Information Technology (IT) is the field of work that involves the use of computers to store, sort, organize, retrieve, transmit, and manipulate information or data. In recent years, the IT field has gained increasing popularity and demand. IT has become an umbrella term that refers to people working as Systems or Software Engineers, Web Developers, Computer Programmers, Technical Support Specialists, and Database Administrators, among others. Most IT professionals work with both hardware (the physical aspect of computers) and software, (programs and operating systems).
IT professionals work in all kinds of companies. Their work field spans from specialized technological companies or agencies to retail stores and hotels. With the increasing use of technology in everyday business, the demand and necessity for specialized personnel that can handle this equipment is booming. While many companies actively seek to have an IT department or at least one IT specialist in their staff, it is quite common to see IT professionals being self-employed or working as freelancers.
IT professionals are usually responsible for the following:
- Creating and developing new software.
- Evaluating new and existing software systems.
- Improving existing software systems.
- Performing maintenance to existing systems.
- Fixing malfunctioning or damaged hardware or software.
- Replacing hardware pieces or equipment when necessary.
- Installing and configuring new technology.
- Writing and reading operational manuals and systems specifications.
- Researching and learning about new technologies and trends as they become available.
All professionals working in the IT field usually share the same characteristics, which include, but are not limited to:
- Having an extensive knowledge of computer hardware and systems.
- Having excellent problem-solving and analytical skills.
- Being an exceptional multitasker, displaying excellent time management skills and ability to work under pressure.
- Having good communication skills.
- Being highly detail-oriented.
- Having the ability to work independently and as part of a multidisciplinary team.
- Being highly responsible and capable of meeting goals and deadlines.
It is quite safe to say that all jobs in the IT field require extensive knowledge of computer systems and technology as well as having a knack for the trade. Working in IT requires some very specific skills and qualifications. Candidates for any job in this area need to possess an analytical and logical approach to problem solving, they need to be detail-oriented as the tiniest mistake can completely ruin an entire system or project, and above all, they need to have a creative and innovative way of thinking.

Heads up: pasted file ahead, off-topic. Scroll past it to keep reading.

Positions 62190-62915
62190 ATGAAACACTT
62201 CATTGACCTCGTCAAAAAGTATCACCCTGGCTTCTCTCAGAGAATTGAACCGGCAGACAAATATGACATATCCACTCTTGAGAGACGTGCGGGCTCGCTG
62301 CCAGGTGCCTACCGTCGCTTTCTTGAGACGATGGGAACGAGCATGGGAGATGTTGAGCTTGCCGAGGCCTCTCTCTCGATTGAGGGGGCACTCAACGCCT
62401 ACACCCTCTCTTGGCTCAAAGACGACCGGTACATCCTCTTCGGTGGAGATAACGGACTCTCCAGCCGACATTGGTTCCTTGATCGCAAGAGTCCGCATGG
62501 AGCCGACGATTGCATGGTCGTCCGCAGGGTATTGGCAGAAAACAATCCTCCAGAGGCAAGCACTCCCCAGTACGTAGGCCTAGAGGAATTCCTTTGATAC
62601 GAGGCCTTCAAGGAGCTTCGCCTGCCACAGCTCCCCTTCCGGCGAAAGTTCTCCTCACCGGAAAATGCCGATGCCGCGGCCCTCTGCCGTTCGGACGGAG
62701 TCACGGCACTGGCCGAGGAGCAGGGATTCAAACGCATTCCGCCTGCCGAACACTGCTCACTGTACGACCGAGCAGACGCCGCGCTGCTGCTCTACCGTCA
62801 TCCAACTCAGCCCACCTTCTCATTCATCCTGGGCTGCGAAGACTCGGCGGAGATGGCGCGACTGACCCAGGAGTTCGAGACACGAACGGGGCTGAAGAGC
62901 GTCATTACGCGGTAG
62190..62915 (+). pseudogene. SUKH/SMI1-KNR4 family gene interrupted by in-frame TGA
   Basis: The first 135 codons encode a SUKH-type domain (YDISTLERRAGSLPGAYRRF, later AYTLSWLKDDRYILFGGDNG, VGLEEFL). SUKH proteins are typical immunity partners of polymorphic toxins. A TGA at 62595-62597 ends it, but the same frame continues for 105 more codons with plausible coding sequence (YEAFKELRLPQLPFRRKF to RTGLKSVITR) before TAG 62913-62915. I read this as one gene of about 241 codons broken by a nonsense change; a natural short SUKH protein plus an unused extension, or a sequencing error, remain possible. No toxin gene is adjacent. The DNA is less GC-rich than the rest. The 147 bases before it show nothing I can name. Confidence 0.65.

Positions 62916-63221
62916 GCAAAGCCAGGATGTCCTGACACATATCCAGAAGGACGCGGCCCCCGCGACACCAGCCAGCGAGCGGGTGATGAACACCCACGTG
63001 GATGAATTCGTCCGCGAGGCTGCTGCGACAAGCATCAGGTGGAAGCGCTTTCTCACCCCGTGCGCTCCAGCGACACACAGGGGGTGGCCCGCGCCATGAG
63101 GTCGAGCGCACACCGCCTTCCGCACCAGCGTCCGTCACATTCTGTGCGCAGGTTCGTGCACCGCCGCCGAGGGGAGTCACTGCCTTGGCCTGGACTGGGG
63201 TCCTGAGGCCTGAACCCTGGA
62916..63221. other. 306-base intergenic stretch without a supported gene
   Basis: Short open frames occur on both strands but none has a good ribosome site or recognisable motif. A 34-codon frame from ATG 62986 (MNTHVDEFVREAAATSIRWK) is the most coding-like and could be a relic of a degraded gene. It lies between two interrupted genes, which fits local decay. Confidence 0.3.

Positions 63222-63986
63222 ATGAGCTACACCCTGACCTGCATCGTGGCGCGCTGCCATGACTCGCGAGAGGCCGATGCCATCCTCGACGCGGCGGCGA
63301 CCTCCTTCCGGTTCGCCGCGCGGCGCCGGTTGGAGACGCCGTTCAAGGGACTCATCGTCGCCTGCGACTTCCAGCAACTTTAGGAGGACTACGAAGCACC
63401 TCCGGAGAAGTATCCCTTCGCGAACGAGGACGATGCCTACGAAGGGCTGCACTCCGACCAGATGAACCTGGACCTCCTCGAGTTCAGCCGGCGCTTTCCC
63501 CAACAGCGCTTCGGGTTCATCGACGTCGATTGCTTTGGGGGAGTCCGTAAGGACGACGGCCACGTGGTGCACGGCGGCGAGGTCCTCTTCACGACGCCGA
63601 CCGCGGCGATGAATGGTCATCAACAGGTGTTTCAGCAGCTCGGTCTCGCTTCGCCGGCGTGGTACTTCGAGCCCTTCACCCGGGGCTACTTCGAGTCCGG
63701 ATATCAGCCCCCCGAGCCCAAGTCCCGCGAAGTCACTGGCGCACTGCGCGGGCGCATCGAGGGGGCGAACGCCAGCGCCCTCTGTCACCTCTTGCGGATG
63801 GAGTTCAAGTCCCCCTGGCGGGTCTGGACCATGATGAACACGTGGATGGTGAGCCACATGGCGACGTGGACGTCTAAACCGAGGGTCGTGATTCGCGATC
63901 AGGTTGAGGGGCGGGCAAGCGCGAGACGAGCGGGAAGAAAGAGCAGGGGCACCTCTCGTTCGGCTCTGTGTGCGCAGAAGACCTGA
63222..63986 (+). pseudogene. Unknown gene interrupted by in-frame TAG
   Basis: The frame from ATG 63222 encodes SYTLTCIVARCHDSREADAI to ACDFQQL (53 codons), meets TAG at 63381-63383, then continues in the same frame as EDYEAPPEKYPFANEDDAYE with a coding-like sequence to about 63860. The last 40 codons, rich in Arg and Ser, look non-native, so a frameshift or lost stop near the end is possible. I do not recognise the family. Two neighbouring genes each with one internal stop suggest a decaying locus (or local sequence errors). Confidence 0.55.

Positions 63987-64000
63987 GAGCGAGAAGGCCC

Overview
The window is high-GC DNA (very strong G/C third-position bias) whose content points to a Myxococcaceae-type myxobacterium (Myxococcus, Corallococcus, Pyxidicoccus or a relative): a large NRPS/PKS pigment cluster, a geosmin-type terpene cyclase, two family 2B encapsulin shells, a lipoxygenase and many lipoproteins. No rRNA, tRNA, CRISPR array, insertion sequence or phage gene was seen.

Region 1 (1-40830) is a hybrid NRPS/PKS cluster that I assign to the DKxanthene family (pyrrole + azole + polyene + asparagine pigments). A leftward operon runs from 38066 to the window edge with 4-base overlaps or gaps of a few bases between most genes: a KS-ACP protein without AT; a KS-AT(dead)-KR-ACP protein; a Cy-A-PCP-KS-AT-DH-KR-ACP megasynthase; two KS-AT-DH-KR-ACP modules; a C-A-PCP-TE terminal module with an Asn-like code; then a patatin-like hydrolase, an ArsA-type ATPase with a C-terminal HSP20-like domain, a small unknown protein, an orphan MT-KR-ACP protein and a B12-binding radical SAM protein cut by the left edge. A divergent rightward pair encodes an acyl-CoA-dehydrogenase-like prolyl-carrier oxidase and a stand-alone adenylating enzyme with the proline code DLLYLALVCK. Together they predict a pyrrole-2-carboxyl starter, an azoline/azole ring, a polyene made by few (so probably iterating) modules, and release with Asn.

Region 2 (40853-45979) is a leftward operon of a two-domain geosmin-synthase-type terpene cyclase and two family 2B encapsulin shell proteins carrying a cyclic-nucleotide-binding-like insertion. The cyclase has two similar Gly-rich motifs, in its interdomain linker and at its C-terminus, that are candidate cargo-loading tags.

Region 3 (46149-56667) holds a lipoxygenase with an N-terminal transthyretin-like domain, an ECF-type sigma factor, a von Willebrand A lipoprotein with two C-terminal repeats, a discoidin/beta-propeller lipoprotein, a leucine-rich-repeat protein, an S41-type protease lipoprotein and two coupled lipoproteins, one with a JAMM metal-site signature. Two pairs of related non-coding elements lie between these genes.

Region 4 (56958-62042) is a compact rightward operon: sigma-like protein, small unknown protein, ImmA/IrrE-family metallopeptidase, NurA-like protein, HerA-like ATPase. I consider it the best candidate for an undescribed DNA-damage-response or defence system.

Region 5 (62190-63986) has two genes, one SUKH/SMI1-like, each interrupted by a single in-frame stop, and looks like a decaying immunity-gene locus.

Most job offers available in the field of IT require applicants to have experience working with computers and technology. The majority of companies hiring people for these positions require applicants to have a college or university degree in Computer Science, Software Engineering, Information Systems, Mathematics, or Electronics. Depending on the level of the job, a master’s degree could also be necessary.
Nevertheless, the most sought out qualification companies look for in new employees is experience. Most entry-level jobs in the IT field require aspirants to have at least one (1) year of practice in the area. This can be gained through completing courses, working on personal projects (as long as the results can be validated), or through volunteering.
IT is a branch that is constantly evolving. Technology moves forward at an amazing speed and new advancements and improvements are made every day. Every professional worth their salt in this field has to be in a constant state of self-improvement and learn about new technologies as soon as they become available. The opportunities are practically endless. With the accurate set of skills and the right idea, anyone can make it big in the IT field.
Given the nature of the type of work IT professionals undertake, there is a lot of time spent sitting in front of a desk and staring at a computer screen. There are some possible health hazards associated with this line of work, such as back pain, sore eyes, and headaches. Physicians and health experts suggest that people working in this type of environments take regular breaks of ten minutes approximately from their work to stretch and rest their sight.